I just got back from a very sweaty run in hot and humid conditions, and downed several glasses of cold water before hopping in the shower. But, as is my habit, I didn’t drink anything during my run. Am I an idiot?
That question (whether you need to drink during short or medium-length runs, not whether I’m an idiot) has been debated for years now—and new research is still appearing. A couple of presentations on the topic at the American College of Sports Medicine annual meeting earlier this summer, from researchers at Elon University, caught my attention.
Both presentations were based on the same study, which involved 23 female recreational runners, who ran two 15K time trials in moderate, humid conditions (68 degrees Fahrenheit, 87 percent humidity). In one of the trials, they drank 12 ounces of water during the run; in the other, they rinsed their mouths with water then spat it out every three kilometers.
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One presentation summarized the physiological and perceptual differences between the two runs. In brief, there wasn’t much difference. The drinking group sweated more, by roughly the same amount as the water they drank. The mouth rinse group was thirstier after the run. But their run times were the same (79.8 versus 79.7 minutes), and so were their heart rates and sense of effort.
The second presentation looked at affective responses—things like pleasure, arousal, energy, calmness, and so on—and found “similar affective responses” during and after both runs, though the mouth rinse group reported more tension.
So what does this tell us? For these particular runners, under these particular conditions, it didn’t really seem to matter whether they drank or just wet their mouths during the run. If they didn’t drink during the run, they were more thirsty afterwards—like I was this morning—but it didn’t slow them or make them feel worse.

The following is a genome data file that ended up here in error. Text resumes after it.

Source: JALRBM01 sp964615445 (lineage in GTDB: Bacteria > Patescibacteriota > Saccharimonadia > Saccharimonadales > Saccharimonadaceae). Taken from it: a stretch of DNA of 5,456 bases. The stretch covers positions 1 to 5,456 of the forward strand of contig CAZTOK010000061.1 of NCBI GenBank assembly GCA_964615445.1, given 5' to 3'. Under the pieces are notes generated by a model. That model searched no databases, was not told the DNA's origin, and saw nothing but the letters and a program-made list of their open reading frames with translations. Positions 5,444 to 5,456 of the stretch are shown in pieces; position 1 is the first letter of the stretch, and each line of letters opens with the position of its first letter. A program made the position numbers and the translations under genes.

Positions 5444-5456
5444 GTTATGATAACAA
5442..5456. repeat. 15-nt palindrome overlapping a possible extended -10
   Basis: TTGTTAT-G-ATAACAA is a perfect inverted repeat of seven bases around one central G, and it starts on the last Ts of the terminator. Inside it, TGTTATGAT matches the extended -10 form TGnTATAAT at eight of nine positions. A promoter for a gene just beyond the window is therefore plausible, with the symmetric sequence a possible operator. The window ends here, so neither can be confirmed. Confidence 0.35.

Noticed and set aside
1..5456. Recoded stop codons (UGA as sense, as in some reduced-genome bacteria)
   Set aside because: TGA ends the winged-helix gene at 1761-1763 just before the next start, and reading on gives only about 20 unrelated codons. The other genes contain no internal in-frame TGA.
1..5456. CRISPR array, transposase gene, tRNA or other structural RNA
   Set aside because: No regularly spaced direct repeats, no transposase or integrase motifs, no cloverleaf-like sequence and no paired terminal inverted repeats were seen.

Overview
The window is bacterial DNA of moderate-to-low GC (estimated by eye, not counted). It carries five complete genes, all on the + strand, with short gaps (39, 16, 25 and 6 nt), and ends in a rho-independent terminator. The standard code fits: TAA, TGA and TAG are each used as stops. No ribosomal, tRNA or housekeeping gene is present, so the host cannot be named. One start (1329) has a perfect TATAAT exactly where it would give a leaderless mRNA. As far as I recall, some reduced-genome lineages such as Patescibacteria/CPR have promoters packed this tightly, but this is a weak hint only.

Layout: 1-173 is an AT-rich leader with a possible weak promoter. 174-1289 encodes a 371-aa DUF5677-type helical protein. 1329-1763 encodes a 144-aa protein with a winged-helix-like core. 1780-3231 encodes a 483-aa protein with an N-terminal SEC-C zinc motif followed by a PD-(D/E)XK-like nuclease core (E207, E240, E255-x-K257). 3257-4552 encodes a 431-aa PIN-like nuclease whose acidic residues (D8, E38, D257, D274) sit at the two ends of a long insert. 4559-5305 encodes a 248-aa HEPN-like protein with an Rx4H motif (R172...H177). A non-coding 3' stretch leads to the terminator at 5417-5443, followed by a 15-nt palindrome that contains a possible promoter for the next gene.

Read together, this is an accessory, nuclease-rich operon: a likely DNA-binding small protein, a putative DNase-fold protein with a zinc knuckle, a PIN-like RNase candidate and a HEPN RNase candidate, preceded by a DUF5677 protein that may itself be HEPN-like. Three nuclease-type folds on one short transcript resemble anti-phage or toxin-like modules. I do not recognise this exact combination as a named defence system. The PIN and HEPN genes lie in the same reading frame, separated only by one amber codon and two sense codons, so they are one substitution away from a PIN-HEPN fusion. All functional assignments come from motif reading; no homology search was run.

One conclusion is that pausing to wet your mouth, or maybe take a sip or two, when you pass a water fountain may be all you need on some runs. Or it may just be that as long as you make sure you don’t feel thirsty (whether by wetting your mouth, drinking a little, or doing nothing at all), you don’t have to worry about mild levels of dehydration.
Conversely, you could argue that the real problem in this study is that the subjects didn’t drink enough, because even when they drank water they had a net sweat loss of 1.2 liters from an average starting weight of 132 pounds, indicating roughly 2 percent dehydration. But I’m not convinced.
A similar study published earlier this year by researchers at the University of Connecticut compared two other hydration protocols for runners doing a pair of 20K trail races in hot conditions. In one run, they drank “ad libitum,” meaning as much as they wanted; in the other run, they were assigned an individualized amount to drink in an attempt to replace as much of their sweat losses as possible.
As you’d expect, those who merely drank as much as they wanted lost more fluids: 2.6 percent of their starting weight, compared to 1.3 percent foar the well-hydrated group. So what were the results of the race?